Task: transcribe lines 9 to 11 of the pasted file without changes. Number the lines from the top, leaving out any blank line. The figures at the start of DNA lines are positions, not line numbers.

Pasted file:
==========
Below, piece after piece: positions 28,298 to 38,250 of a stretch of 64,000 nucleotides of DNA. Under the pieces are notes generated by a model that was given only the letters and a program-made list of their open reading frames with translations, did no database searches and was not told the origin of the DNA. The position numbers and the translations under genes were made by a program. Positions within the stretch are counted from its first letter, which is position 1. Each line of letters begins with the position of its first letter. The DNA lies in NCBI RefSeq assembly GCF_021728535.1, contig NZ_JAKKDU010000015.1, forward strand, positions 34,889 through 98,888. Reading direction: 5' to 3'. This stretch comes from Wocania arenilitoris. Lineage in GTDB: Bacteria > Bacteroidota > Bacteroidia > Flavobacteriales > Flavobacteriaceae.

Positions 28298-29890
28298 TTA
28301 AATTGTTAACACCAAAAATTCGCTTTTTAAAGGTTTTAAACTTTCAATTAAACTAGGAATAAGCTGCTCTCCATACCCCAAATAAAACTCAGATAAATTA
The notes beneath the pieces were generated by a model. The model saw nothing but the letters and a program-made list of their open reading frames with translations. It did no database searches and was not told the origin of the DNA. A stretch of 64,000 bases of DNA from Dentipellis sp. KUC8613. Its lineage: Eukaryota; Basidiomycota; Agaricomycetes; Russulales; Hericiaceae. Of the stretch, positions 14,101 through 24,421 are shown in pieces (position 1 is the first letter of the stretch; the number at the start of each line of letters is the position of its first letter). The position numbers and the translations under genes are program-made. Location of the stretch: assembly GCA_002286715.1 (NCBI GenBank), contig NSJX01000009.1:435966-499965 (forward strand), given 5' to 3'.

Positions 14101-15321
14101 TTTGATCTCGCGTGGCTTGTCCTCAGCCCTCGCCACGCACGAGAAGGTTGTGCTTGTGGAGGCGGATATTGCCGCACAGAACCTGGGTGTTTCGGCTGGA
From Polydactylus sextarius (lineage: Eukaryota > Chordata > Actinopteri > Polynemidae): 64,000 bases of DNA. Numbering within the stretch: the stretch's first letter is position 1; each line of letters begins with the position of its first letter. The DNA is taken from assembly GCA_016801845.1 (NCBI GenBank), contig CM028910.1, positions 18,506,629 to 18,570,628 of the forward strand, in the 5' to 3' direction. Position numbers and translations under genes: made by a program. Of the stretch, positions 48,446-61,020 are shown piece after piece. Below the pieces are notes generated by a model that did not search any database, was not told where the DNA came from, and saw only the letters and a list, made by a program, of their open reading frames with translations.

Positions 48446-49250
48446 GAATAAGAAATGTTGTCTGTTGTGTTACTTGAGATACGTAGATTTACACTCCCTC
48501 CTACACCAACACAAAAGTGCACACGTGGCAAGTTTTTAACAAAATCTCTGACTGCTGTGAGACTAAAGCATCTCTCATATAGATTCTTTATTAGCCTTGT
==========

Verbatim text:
Positions 48446-49250
48446 GAATAAGAAATGTTGTCTGTTGTGTTACTTGAGATACGTAGATTTACACTCCCTC
48501 CTACACCAACACAAAAGTGCACACGTGGCAAGTTTTTAACAAAATCTCTGACTGCTGTGAGACTAAAGCATCTCTCATATAGATTCTTTATTAGCCTTGT